Woodchucks are very similar to groundhogs, except they prefer more forested environments than those near homes. They eat all types of vegetables like carrots, lettuce, corn -- anything really as long as it's available in their environment.  

Do caterpillars eat hosta leaves?

Yes,  caterpillars can eat hosta leaves, but not usually. Caterpillars will eat mostly green leafy vegetable plants like cabbage and lettuce. They may munch on other types of plants like your Hosta if the opportunity is available to them.

If you notice small holes in or around the leaves and stems of your hostas, it may be time to use a spray to get rid of these pests before they kill off large amounts of plant material.  

Do ants eat hostas?

No,  ants do not eat hostas.

Ants can help to protect the plant life from other insects, specifically slugs and snails that may be within your garden soil, searching for food.

They work together with their colony members to eat or gnaw on their bodies until they die.  Once this happens, the ants will carry said slug or snail back home and eat it as a source of protein and carbohydrates -- Yummy!

The next time you see small holes in your plants, take a look around before deciding what type of insect is eating at your Hosta foliage.  It could really prevent unnecessary damage and maintain its natural beauty without any worry about killing off the important natural balance within your environment.

How to prevent animals eat your hostas?

1. Build a fence or net around your yard to protect your hostas. In other words, keep all of the animals out!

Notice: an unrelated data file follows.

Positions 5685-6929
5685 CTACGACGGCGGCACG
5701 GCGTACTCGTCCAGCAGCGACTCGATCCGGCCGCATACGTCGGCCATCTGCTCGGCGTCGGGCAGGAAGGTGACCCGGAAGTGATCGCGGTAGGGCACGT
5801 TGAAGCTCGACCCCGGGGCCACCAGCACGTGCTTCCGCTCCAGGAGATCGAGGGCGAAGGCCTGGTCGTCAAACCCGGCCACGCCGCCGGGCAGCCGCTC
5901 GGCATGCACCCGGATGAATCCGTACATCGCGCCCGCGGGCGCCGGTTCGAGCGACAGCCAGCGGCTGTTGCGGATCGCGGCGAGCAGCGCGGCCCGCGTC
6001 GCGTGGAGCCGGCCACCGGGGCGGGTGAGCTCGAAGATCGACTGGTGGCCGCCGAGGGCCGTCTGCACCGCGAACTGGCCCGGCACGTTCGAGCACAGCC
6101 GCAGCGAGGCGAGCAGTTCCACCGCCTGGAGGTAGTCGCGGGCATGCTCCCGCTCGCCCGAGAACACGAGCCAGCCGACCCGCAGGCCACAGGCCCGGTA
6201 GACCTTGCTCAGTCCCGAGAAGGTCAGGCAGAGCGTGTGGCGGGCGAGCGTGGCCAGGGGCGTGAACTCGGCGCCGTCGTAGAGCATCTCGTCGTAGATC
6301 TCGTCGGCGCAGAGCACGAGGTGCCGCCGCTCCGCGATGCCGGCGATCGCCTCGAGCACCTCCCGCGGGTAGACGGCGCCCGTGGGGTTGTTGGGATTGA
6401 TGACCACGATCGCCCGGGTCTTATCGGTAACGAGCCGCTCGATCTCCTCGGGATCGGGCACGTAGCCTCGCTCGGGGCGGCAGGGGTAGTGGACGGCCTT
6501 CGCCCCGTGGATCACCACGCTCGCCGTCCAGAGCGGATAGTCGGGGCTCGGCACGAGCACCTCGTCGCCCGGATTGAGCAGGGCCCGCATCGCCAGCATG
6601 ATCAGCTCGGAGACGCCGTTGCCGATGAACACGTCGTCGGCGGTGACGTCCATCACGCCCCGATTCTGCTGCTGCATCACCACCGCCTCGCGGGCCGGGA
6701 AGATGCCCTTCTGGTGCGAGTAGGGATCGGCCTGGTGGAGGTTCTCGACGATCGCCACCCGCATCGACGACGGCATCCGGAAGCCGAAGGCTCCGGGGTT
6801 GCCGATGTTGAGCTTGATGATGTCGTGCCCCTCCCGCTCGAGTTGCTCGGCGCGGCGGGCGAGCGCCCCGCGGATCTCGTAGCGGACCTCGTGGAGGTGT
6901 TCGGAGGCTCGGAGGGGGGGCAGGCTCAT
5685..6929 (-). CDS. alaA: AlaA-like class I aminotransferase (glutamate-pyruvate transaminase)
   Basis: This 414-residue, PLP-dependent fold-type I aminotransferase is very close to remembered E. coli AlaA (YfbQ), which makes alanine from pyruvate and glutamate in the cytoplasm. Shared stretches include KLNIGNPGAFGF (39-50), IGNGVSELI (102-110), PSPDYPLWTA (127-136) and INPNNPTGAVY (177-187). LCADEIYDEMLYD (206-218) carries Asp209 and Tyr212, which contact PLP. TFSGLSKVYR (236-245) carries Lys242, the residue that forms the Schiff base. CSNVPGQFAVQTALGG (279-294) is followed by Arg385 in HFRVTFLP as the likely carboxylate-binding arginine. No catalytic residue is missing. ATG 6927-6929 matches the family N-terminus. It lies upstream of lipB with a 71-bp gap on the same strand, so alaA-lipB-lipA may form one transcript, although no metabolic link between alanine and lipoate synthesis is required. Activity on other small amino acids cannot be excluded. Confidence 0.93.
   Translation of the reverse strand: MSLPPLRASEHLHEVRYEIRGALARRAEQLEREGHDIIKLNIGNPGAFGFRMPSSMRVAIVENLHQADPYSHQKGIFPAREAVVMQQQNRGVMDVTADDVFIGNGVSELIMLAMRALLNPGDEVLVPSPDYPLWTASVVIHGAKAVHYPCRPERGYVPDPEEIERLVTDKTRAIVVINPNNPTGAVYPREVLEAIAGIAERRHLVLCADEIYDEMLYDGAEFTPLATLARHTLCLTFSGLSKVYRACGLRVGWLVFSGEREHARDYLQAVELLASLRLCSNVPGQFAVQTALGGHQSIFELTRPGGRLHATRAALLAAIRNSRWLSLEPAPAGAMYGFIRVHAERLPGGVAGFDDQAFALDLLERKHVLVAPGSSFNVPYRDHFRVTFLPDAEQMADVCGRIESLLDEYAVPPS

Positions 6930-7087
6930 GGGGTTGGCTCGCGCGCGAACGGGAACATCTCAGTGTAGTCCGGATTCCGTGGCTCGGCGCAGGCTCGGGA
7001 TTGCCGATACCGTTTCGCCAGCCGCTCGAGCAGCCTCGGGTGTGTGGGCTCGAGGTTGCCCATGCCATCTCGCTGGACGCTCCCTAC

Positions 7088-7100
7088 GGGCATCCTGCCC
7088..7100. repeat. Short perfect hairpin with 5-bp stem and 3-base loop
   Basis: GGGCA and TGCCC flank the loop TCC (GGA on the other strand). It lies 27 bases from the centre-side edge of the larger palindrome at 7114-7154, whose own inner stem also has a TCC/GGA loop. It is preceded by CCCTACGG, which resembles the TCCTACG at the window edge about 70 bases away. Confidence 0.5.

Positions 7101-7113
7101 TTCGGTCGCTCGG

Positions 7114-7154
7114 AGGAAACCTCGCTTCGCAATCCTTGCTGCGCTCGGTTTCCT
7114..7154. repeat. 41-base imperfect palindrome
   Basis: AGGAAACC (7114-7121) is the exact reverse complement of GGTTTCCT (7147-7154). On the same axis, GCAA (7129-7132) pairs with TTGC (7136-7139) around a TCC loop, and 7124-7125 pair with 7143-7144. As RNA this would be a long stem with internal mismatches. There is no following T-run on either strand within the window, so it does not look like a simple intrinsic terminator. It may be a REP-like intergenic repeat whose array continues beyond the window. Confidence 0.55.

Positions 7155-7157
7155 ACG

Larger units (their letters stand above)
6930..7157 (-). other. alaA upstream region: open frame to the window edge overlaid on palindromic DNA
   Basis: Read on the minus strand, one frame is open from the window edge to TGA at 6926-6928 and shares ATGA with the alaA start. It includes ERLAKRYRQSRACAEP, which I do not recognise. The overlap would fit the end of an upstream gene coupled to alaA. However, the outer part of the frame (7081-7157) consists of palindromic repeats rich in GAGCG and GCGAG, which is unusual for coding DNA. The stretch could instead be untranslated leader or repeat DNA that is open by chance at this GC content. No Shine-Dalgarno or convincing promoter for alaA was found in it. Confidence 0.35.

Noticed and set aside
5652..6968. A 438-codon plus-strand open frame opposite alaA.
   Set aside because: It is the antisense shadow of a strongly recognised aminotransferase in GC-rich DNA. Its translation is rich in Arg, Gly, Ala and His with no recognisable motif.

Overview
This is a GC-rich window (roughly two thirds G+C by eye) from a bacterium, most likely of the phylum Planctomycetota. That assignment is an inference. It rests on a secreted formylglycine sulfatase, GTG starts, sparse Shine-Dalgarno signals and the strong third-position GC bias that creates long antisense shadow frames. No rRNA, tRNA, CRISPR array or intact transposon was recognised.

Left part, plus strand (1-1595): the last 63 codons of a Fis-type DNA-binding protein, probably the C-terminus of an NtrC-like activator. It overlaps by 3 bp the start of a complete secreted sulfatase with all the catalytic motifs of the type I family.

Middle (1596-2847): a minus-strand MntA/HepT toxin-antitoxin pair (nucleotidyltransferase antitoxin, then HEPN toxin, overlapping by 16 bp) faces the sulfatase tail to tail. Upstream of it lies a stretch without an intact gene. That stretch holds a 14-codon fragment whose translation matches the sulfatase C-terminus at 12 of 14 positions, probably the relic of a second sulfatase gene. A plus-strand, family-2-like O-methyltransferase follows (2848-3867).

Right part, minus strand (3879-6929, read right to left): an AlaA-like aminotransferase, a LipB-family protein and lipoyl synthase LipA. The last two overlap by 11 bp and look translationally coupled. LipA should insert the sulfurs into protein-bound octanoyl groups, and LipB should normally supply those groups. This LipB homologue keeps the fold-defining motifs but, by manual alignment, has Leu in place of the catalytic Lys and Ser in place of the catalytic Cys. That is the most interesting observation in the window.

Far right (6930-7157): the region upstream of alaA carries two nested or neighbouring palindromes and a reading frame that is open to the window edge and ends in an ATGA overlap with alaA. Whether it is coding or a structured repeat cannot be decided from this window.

2. Handpicking the pests from the leaves when they are small.

3. You may also use special repellents. It's important to choose the right one, or it may even be harmful to your plants.

4. If you do not want to spend money on repellent, some homemade solutions, such as chili, onion juice, or garlic sprays.  

5. Neem oil can help you protect them from pests.


The pure happiness the hostas bring to a green thumb’s heart is incomparable. Just gazing at the beauty of your work brings wonders to your mind. For me, they are my therapy to keep me calm.

Surely, you will understand to know that having such creatures who can destroy it is utterly devastating. That is why I make sure to let you know what animals eat hostas. Being aware of such situations can prevent the destruction of your hostas.

Prevention is vital. Especially regarding protecting the garden that you have toiled and spent a fortune. The animals around helps balance nature. Hence, it is also our responsibility to protect them. Be responsible and don’t use drastic measures that may harm them while protecting your hostas.

Click Here to Leave a Comment Below 1 comments